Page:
NBA Playoffs Celtics Magic Game 3: Where losing momentum is about the only Celtics concern

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TAllen.jpgNBA coaches tend to operate like a lazy politician — they use fear. Scare the team by showing them their mistakes and the consequences, press the buttons on their fear of failure (or threaten their playing time), motivate them to work and focus to avoid that.

Doc Rivers has to find another way — there’s not much he’d want to change about the first two games of the Eastern Conference Finals. The games were close, but the Celtics defense was fantastic and they closed out games on the road. They are up 2-0. About the only thing the Celtics have to worry about is a loss of momentum. So we’ll try to play that up.

In the last round against the Cleveland Cavaliers, the Celtics got a momentum turning win at Quicken Loans Arena, tying the series at 1-1 heading back to Boston. Everything was going the Celtics way…

Except for the schedule. They had to take three days off, a game on Monday and the next one on Friday. Momentum took a holiday. The Cavaliers came into Boston and smacked the home team around good, winning by 29.

Now in the Eastern Conference Finals, Boston went on the road and momentum was all theirs — they took two games from the Magic. Boston’s defense slowed Orlando’s perimeter players, Kendrick Perkins and friends have played the mighty Dwight Howard man-up pretty well. Everything is going the Celtics way…

Except for the schedule. Three days off again.

Frankly, it’s just not much to worry about. The Celtics are coming home and it’s much more likely they sweep the Celtics than lose four out of five.

But the Magic remain a dangerous team. They did not get an invite straight to this round, they swept out two teams to get here (including a Hawks team that had a better record than the Celtics). Ignore them and start thinking about the Lakers at your own peril. What you don’t want to do is have a game that gives the Magic hope.

At home, Boston can try to push the pace a little on offense — get some turnovers and have Rajon Rondo convert that to easy buckets. At home, the Celtics role players should step up and provide more. They should get some bench play.

Defensively… don’t change a thing. Keep the Magic in the halfcourt, play Howard with just one man (who cares if he scores 30 again?) and stay home on the perimeter shooters. Don’t let them start driving into the lane for easy buckets, keep defending the rim.

Just keep doing what they have been doing. And keep momentum on their side.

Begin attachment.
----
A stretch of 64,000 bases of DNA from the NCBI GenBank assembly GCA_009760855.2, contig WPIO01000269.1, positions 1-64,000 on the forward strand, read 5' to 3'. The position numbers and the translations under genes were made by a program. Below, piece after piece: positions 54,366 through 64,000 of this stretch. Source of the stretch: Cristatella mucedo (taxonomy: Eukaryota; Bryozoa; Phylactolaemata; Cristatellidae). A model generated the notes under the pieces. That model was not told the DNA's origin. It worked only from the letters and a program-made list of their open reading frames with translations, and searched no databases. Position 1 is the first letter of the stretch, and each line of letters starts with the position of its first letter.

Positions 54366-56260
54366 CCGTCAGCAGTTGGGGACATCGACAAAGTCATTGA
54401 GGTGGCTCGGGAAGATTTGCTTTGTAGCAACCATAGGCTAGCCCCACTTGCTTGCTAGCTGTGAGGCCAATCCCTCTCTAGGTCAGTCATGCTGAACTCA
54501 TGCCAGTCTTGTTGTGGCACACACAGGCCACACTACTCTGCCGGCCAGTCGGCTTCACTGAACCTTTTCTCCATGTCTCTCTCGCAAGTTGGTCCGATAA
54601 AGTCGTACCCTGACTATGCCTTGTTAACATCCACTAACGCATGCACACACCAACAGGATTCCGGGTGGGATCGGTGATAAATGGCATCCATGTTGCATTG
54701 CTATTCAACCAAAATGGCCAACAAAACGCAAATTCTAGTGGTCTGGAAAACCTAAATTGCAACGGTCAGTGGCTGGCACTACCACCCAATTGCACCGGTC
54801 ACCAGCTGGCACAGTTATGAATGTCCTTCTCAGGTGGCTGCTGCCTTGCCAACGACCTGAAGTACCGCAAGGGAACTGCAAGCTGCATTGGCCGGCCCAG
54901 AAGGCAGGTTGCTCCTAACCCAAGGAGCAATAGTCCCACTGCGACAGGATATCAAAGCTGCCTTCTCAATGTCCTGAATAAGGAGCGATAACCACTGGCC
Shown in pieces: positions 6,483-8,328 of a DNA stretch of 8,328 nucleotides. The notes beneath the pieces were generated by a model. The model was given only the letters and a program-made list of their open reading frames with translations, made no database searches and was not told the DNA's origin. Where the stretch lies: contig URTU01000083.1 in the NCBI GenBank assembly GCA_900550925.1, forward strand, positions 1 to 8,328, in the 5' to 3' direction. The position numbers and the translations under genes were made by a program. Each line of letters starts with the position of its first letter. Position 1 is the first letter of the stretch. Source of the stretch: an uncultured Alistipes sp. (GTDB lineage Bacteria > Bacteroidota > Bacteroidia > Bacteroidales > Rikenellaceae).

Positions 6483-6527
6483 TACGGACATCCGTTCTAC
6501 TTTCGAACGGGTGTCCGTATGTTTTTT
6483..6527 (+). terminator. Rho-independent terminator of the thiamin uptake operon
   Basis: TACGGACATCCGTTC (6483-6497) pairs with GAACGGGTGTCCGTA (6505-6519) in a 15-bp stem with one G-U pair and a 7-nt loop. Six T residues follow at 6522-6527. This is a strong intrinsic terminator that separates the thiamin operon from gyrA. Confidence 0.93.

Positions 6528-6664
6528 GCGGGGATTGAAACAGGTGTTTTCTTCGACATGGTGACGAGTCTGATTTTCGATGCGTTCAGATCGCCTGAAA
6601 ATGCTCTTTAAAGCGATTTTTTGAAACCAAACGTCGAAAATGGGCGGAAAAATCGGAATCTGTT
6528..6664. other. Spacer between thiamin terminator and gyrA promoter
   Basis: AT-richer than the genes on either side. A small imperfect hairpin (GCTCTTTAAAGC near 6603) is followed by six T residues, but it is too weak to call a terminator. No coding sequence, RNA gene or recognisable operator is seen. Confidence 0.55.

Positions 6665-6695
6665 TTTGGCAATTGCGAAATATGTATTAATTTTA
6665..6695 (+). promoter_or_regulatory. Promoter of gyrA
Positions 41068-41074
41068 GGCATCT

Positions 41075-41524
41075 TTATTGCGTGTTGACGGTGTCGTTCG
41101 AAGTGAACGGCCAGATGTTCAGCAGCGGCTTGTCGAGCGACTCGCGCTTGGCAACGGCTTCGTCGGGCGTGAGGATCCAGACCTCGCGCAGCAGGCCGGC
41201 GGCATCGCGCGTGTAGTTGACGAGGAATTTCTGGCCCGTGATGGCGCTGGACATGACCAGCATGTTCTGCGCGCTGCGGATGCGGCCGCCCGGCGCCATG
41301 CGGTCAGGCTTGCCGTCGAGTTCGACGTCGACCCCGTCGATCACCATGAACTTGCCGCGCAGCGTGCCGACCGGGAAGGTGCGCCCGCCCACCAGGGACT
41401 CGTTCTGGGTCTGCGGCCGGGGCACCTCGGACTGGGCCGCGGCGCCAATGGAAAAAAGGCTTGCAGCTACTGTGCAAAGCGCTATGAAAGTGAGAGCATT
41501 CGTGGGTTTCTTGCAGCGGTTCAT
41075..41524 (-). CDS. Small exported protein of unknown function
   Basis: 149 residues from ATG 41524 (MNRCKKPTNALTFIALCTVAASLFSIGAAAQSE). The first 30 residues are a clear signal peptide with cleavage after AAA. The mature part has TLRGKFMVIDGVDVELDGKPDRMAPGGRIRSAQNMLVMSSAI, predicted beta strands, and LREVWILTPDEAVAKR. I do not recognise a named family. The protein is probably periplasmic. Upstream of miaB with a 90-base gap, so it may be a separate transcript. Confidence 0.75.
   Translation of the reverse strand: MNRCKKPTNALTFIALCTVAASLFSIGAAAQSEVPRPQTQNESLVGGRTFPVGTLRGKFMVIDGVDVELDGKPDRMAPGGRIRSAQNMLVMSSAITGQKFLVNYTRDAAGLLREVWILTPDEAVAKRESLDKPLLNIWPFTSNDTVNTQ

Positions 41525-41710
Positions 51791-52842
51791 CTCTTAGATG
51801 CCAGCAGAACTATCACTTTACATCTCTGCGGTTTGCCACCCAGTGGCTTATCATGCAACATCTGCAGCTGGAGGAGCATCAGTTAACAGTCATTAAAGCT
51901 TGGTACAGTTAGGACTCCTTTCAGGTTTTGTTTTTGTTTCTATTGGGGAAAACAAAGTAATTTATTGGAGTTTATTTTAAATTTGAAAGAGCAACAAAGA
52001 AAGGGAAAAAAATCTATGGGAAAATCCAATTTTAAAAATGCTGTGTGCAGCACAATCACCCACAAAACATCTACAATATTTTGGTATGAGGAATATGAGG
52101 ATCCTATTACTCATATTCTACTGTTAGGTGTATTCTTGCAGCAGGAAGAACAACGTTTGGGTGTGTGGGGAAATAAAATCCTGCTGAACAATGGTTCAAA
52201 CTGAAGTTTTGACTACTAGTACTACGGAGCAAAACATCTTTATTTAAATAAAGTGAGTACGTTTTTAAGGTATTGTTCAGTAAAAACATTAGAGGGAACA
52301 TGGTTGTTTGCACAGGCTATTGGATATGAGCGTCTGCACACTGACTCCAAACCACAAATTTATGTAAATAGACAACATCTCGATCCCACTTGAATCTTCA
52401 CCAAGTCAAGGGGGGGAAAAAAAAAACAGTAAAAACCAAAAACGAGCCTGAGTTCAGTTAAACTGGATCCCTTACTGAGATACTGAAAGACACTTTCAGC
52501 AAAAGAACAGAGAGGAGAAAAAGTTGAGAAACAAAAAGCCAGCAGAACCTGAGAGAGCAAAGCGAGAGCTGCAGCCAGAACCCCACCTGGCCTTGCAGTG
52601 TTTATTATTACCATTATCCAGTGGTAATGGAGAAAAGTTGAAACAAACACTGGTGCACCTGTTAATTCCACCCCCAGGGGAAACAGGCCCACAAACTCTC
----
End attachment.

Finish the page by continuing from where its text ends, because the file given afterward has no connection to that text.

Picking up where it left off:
PBT Extra bold prediction previews: No, Lakers are not playoff bound

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When you ask Lakers fans for bold predictions, you get the delusional to come out of the woodwork.

Most Lakers fans I know — remember, I’m a former Laker blogger living in So Cal, even my optometrist wants to talk Lakers during my eye exam — are realistic about where the team is in the rebuild process. Like me, they want to see a healthy season of Kobe Bryant where he can choose whether or not to continue his career on his terms, not Father Time’s.

But Lakers exceptionalism is a thing, and there are Lakers fans living in a fantasy land.

That’s what Jenna Corrado and I get to in the latest PBT Extra: There are Lakers fans that think they are playoff bound. And there are people who expect even more than that from this team this year — like Kobe Bryant to return to MVP form. Those people need to stop taking so much glaucoma medication.

Thabo Sefolosha’s lawyer: White police officer targeted black Hawks forward

Thabo Sefolosha
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NEW YORK (AP) — A lawyer representing a professional basketball player arrested outside a New York City nightclub has told a jury his client was targeted because he’s black.

Attorney Alex Spiro said Tuesday in Manhattan Criminal Court that a white police officer saw a black man in a hoodie when he confronted the Atlanta Hawks’ Thabo Sefolosha on April 8.

Sefolosha was arrested while leaving a Manhattan nightclub following a stabbing. He subsequently suffered a season-ending leg fracture after a confrontation with police.

A prosecutor said in opening statements that Sefolosha called an officer who repeatedly told him and others to leave a “midget.”

Sefolosha pleaded not guilty to misdemeanor obstructing government administration, disorderly conduct and resisting arrest charges. The Swiss citizen declined a plea deal from prosecutors.